Are we still making decisions on what is comfortable for us or best for today and tomorrow’s students.  I’m not saying we need to do away with the library, just look at its role and function in our schools.  It will always be needed as a place to meet for that first date using the excuse as getting together to work on a school project.

Key Topics to address:  Digital books/textbooks and a system to checkout them out, installation of access points for students to connect at school, mobile devices,  workstations



12 thoughts on “Predictions for 2012”

  1. Butch.
    You bring up some great ideas here and inspire us to consider these items carefully. I didn’t meet my wife in the school library but it certainly made high school more interesting in a variety of ways. I believe that the BYOD is a key not only to bridging the digital divide but also may be a great solution to our school technology budget woes. Your item on delivery of course content reminds me of the fast approaching Flipped Classroom and how that model has so much potential with the onslaught of increased course content online. Thanks for the great ideas!

  2. Great ideas and ones we need to focus on as we implement new things. I agree with Butch. Often we are thinking only of what is comfortable for us. An example: One school had laptops in 3rd grade. The next year the decision was for iPads in 3rd grade. The teachers insisted that the iPads have covers with built in keyboards for the students. However, as the year moved into its 2nd month, it was obvious the students much preferred the screen keyboard; and their little fingers flew over the keys. Extra money was spent for something that was needed (for the teachers) but not the students.

  3. Get points Butch! I would love to see a device in every kids hand sooner than later. Blended learning is a wonderful way to teach because everything Students can and will learn will not be controlled by walls and bells.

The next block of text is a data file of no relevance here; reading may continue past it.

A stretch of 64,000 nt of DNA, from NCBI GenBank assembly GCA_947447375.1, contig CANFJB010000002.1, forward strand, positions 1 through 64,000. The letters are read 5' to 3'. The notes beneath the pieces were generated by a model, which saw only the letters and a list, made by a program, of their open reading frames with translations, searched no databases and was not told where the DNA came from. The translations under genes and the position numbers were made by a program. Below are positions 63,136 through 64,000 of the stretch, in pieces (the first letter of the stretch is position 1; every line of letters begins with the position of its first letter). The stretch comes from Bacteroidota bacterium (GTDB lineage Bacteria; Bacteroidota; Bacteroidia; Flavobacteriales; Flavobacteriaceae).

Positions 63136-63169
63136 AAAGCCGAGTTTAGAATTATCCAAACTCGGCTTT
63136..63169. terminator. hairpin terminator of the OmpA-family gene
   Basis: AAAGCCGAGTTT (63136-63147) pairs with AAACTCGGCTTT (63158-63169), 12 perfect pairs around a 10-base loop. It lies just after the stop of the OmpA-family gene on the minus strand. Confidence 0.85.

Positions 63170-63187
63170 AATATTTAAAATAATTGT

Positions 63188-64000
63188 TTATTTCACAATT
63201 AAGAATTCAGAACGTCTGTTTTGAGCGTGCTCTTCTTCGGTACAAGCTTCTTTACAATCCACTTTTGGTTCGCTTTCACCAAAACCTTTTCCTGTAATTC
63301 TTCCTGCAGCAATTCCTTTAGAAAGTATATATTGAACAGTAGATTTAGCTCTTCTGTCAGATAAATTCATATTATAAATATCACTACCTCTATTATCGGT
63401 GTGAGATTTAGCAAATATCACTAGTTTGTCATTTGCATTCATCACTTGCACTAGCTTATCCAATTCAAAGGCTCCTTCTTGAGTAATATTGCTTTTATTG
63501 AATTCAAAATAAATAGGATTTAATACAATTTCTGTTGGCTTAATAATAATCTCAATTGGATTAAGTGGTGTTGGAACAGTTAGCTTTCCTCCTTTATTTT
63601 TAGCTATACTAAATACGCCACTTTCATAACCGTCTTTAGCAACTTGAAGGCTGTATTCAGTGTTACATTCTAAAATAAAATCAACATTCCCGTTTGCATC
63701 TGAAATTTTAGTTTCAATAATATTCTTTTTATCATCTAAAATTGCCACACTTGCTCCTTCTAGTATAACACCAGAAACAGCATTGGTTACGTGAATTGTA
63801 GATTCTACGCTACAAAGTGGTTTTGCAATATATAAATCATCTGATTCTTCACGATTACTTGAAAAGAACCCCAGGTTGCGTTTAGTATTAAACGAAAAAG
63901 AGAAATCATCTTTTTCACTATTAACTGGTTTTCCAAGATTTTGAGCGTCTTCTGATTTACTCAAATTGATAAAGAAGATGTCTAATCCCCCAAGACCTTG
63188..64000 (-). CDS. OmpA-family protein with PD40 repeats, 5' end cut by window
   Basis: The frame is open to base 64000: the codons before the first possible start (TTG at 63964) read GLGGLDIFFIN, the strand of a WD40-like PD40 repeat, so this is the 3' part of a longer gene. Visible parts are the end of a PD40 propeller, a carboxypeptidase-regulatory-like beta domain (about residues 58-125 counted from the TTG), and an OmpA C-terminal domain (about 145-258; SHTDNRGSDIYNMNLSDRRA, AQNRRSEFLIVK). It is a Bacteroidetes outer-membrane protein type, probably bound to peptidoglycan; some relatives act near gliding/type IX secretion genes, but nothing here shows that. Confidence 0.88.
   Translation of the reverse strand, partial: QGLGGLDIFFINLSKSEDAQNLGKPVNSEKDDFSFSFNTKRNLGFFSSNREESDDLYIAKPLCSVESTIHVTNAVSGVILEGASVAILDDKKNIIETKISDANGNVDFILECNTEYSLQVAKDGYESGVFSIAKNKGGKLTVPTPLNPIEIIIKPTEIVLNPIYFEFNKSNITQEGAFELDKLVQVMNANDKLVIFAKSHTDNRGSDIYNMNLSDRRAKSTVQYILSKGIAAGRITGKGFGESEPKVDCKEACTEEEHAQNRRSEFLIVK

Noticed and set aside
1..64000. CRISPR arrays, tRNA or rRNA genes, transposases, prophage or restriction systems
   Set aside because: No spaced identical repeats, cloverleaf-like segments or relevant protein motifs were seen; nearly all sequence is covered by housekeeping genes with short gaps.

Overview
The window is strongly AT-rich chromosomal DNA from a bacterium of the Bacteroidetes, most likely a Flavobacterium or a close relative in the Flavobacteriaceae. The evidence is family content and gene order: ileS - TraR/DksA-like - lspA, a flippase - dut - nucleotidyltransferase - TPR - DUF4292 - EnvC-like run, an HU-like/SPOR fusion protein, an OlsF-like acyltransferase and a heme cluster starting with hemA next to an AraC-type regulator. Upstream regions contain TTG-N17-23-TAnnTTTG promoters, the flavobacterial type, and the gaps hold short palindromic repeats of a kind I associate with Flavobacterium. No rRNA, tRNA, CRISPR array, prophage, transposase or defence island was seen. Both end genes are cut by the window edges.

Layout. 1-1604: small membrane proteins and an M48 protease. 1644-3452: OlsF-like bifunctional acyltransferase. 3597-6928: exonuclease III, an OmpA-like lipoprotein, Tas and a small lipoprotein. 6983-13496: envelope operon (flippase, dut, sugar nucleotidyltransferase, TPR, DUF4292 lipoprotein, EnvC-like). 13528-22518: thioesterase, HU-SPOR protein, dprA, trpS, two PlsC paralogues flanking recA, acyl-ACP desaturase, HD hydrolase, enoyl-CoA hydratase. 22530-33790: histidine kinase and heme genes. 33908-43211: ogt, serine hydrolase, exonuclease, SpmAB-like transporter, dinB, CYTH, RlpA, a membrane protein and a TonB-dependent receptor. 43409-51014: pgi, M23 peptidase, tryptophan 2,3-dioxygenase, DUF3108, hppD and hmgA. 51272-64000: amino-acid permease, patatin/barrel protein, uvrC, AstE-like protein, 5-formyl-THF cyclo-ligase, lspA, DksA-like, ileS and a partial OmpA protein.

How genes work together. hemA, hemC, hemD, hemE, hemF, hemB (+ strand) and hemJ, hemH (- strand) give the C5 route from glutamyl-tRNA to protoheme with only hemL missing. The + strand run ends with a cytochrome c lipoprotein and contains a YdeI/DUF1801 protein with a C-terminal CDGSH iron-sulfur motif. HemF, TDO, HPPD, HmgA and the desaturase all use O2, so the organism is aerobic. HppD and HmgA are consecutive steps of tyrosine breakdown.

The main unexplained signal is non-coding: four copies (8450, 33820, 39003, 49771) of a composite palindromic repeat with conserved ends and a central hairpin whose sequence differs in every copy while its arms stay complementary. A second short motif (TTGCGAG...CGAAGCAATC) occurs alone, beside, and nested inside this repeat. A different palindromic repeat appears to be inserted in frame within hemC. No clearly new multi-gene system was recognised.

4. Wow. A school without a library. I can’t imagine…but I can…but I really can’t. Know what I mean?

    I was with some administrative colleagues the other day and one had a hardback book (the latest James Patterson). Our conversation morphed into our love for holding an old-fashioned book in a time of Kindles and iPads. I continue to purchase books by the bushel for my 1st graders.

    What might that “area” formerly known as a library look like? Large tables with power outlets?

  5. Lisa,
    I know what you mean about an old-fashioned book, newspaper, magazine etc. It still feels comfortable and right for us but then I watch my two year old granddaughter flipping through a book poking the pictures and swiping at the pages waiting for something to happen. Does it feel right for her? Here’s a link to the Older than Dirt Quiz for Grandparents: Will our kids, kids be reading the list someday and see books, magazines and newspapers, as a way to get printed material, on the list?

  6. One thing you don’t address is how students who do not have digital devices will gain access to the digital resources. I work in a school with about 40% living in poverty– a $79 Kindle is out of reach, as is the $10ish per book price. I have students who do not have iPods, cell phones, or any other electronic device. For quite awhile, some of these kids would get white ear buds and have them hanging from under their shirt so other kids would think they had an iPod.
    I think for now, a blend of traditional books and e-readers is a necessity. We are in California and our state is in a bad position. The tax base isn’t covering the basics, so spending money on devices is not going to happen quite yet.
    As a high school Teacher Librarian, it is my job to help student navigate the information rich world we live in so that they can make sense of it all. The job is many things and we all know that it isn’t just a building with books warehoused inside. Anyone who says otherwise hasn’t been in one lately… Thank you for the thought provoking post.